Effects of 5-AZA-dC on expression levels of α-SMA– and FN-induced TGF-β2. (A) α-SMA expression was detected by immunocytochemistry. Red = positive staining for α-SMA; blue = hematoxylin counter-staining of nuclei. Transforming growth factor-β treatment increased α-SMA expression compared to that of control. Pretreatment with 5-AZA-dC for 24 hours followed by Transforming growth factor-β plus 5-AZA-dC for 3 additional days caused a significant reduction of α-SMA expression, especially at a concentration of 2 μM 5-AZA-dC or greater. (B) Immunocytochemical analysis of effects of 5-AZA-dC on TGF-β–induced fibronectin (FN) expression in cultured RPE cells. Red = positive staining for FN; blue = hematoxylin staining of nuclei. Fibronectin immunoreactivity was enhanced by stimulation with TGF-β. Pretreatment with 5-AZA-dC for 24 hours followed by TGF-β plus 5-AZA-dC for 3 additional days resulted in the inhibition of FN expression in a dose-dependent manner. At a 5-AZA-dC concentration of 1 μM and greater, FN expression was much lower than that in controls. (C) Flow cytometry analysis of the effects of 5-AZA-dC on TGF-β–induced α-SMA expression in RPE cells. Retinal pigment epithelium cells were cultured in 6-well plates and pretreated with 5-AZA-dC for 24 hours and then with TGF-β alone or in combination with 5-AZA-dC for 3 days. α-SMA expression was analyzed using flow cytometry. The expression of α-SMA induced by TGF-β was significantly inhibited with 5-AZA-dC at a concentration of 1 μM or greater. Mean positive cell number is shown with standard deviation. (t-test, *P < 0.05; **P < 0.01; Bonferroni correction, P < 0.01). (D) Effects of 5-AZA-dC on TGF-β–induced α-SMA expression analyzed by Western blotting. Retinal pigment epithelium cells were pretreated with 5-AZA-dC (0.1–6 μM) for 24 hours, followed by pretreatment with a combination of TGF-β and 5-AZA-dC for 3 days. Total protein was extracted for Western blot analysis using anti–α-SMA. GAPDH was used as protein loading control. Upregulation of α-SMA expression by TGF-β was significantly inhibited by addition of 5-AZA-dC. Densitometry results from three independent blots show inhibition of α-SMA expressions by 5-AZA-dC at a concentration of 1 μM or greater is significant (t-test; *P < 0.025; Bonferroni correction, P < 0.005). (E) Effects of 5-AZA-dC on TGF-β–induced FN expression by Western blot analysis. Retinal pigment epithelium cells were pretreated with 5-AZA-dC (0.1–6 μM) for 24 hours, followed by a combination of TGF-β2 (10 ng/mL) and 5-AZA-dC for 3 days. Total protein was blotted using an anti-FN antibody. GAPDH was used for protein loading control. Transforming growth factor-β–induced FN expression was significantly inhibited by addition of 5-AZA-dC. Densitometry results from three independent blots shows inhibition of FN expression by 5-AZA-dC at a concentration of 1 μM or greater is significant (t-test, *P < 0.035; Bonferroni correction, P < 0.005).
Figure 3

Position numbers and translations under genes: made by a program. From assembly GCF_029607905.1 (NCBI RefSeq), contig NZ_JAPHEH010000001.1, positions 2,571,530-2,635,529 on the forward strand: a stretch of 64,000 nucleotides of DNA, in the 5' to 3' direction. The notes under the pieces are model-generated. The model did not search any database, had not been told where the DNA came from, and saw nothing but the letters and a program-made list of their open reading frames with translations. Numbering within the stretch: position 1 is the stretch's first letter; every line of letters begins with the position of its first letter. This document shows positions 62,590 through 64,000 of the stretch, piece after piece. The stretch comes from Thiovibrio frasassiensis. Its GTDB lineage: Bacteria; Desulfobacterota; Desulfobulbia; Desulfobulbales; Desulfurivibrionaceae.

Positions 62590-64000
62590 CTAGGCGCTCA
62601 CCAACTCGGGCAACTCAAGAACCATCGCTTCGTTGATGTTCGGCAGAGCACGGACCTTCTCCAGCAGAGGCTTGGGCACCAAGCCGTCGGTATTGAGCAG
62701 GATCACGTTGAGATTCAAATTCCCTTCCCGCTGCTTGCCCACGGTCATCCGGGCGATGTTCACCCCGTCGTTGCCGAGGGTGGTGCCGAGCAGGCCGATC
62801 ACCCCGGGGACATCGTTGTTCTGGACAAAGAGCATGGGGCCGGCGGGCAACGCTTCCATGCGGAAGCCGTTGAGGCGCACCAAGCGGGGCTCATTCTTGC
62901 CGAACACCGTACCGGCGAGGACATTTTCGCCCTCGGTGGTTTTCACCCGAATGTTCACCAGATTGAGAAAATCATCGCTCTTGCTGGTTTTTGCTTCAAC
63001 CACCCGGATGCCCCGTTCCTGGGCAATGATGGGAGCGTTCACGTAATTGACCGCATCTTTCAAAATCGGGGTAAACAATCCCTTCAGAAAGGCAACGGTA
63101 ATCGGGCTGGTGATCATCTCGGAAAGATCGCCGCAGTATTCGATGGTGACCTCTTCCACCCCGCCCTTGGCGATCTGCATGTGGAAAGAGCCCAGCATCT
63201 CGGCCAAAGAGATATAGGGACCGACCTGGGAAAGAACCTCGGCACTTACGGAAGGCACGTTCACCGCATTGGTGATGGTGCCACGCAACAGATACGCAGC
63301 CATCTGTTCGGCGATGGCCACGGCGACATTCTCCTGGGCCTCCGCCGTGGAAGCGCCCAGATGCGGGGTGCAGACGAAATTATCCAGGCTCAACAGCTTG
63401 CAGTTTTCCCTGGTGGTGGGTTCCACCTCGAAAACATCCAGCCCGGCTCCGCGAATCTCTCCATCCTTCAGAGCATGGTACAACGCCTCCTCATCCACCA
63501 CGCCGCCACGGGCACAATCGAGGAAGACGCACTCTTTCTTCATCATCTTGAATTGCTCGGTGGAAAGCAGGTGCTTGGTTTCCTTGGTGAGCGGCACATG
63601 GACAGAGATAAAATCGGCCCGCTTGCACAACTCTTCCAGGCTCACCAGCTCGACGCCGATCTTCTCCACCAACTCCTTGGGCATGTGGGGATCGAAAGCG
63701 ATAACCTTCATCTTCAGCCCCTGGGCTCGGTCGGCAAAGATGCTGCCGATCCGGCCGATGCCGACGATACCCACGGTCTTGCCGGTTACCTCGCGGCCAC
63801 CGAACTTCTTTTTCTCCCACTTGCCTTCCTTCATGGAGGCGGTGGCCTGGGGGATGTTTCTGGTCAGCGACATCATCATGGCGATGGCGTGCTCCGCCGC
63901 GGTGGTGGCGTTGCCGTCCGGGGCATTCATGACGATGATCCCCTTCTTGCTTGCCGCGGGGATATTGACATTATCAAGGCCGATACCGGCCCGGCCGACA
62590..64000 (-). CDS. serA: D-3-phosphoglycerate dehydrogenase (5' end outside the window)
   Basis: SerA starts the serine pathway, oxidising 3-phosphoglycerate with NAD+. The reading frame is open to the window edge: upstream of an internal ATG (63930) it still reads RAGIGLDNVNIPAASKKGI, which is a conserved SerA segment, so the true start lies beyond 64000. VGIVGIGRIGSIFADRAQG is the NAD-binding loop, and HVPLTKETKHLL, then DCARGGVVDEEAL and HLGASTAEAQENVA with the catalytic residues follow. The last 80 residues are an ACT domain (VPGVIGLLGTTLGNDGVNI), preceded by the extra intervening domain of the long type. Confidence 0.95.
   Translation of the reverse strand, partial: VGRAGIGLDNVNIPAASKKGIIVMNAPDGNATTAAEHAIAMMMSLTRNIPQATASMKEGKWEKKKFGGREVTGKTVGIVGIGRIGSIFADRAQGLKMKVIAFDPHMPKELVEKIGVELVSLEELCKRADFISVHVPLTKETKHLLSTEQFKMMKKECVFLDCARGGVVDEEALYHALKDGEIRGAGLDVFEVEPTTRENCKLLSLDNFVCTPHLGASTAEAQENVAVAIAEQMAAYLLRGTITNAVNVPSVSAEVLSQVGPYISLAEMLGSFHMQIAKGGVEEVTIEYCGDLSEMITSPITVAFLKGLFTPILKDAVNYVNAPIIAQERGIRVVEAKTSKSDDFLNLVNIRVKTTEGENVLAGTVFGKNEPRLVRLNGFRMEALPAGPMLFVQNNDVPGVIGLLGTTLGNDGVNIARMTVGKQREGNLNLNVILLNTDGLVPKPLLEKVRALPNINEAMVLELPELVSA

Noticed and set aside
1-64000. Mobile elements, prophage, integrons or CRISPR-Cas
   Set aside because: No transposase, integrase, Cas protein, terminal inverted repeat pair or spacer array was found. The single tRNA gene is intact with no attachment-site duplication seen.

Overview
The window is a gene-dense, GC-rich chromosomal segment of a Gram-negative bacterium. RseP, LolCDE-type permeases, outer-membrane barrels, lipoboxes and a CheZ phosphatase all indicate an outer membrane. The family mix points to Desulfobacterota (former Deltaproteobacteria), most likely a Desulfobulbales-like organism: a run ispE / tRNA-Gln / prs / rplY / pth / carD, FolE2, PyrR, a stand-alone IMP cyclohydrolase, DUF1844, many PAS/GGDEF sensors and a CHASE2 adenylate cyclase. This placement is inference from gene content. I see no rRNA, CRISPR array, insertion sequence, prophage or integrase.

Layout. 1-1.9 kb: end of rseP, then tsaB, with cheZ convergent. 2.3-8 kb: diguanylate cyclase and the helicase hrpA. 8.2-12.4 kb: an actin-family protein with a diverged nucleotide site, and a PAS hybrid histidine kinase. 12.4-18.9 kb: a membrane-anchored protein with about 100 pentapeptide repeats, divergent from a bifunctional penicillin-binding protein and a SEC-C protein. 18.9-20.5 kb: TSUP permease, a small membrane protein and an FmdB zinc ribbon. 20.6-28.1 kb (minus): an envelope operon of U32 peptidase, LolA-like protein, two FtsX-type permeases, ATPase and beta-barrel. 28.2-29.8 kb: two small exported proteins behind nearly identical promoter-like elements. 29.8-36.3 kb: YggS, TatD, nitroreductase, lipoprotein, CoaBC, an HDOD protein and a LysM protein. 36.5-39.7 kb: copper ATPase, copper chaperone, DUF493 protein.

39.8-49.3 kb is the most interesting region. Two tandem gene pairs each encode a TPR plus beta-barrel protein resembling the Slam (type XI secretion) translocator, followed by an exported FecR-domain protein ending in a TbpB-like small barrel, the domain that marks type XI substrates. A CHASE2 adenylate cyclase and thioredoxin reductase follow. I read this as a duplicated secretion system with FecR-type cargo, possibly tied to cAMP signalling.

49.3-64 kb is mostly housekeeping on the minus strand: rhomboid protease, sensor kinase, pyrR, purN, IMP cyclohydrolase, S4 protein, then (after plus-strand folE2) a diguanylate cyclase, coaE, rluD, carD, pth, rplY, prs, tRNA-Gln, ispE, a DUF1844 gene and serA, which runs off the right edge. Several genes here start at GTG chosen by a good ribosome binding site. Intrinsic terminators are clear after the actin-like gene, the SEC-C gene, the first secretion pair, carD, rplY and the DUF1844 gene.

Effects of 5-AZA-dC on expression levels of α-SMA– and FN-induced TGF-β2. (A) α-SMA expression was detected by immunocytochemistry. Red = positive staining for α-SMA; blue = hematoxylin counter-staining of nuclei. Transforming growth factor-β treatment increased α-SMA expression compared to that of control. Pretreatment with 5-AZA-dC for 24 hours followed by Transforming growth factor-β plus 5-AZA-dC for 3 additional days caused a significant reduction of α-SMA expression, especially at a concentration of 2 μM 5-AZA-dC or greater. (B) Immunocytochemical analysis of effects of 5-AZA-dC on TGF-β–induced fibronectin (FN) expression in cultured RPE cells. Red = positive staining for FN; blue = hematoxylin staining of nuclei. Fibronectin immunoreactivity was enhanced by stimulation with TGF-β. Pretreatment with 5-AZA-dC for 24 hours followed by TGF-β plus 5-AZA-dC for 3 additional days resulted in the inhibition of FN expression in a dose-dependent manner. At a 5-AZA-dC concentration of 1 μM and greater, FN expression was much lower than that in controls. (C) Flow cytometry analysis of the effects of 5-AZA-dC on TGF-β–induced α-SMA expression in RPE cells. Retinal pigment epithelium cells were cultured in 6-well plates and pretreated with 5-AZA-dC for 24 hours and then with TGF-β alone or in combination with 5-AZA-dC for 3 days. α-SMA expression was analyzed using flow cytometry. The expression of α-SMA induced by TGF-β was significantly inhibited with 5-AZA-dC at a concentration of 1 μM or greater. Mean positive cell number is shown with standard deviation. (t-test, *P < 0.05; **P < 0.01; Bonferroni correction, P < 0.01). (D) Effects of 5-AZA-dC on TGF-β–induced α-SMA expression analyzed by Western blotting. Retinal pigment epithelium cells were pretreated with 5-AZA-dC (0.1–6 μM) for 24 hours, followed by pretreatment with a combination of TGF-β and 5-AZA-dC for 3 days. Total protein was extracted for Western blot analysis using anti–α-SMA. GAPDH was used as protein loading control. Upregulation of α-SMA expression by TGF-β was significantly inhibited by addition of 5-AZA-dC. Densitometry results from three independent blots show inhibition of α-SMA expressions by 5-AZA-dC at a concentration of 1 μM or greater is significant (t-test; *P < 0.025; Bonferroni correction, P < 0.005). (E) Effects of 5-AZA-dC on TGF-β–induced FN expression by Western blot analysis. Retinal pigment epithelium cells were pretreated with 5-AZA-dC (0.1–6 μM) for 24 hours, followed by a combination of TGF-β2 (10 ng/mL) and 5-AZA-dC for 3 days. Total protein was blotted using an anti-FN antibody. GAPDH was used for protein loading control. Transforming growth factor-β–induced FN expression was significantly inhibited by addition of 5-AZA-dC. Densitometry results from three independent blots shows inhibition of FN expression by 5-AZA-dC at a concentration of 1 μM or greater is significant (t-test, *P < 0.035; Bonferroni correction, P < 0.005).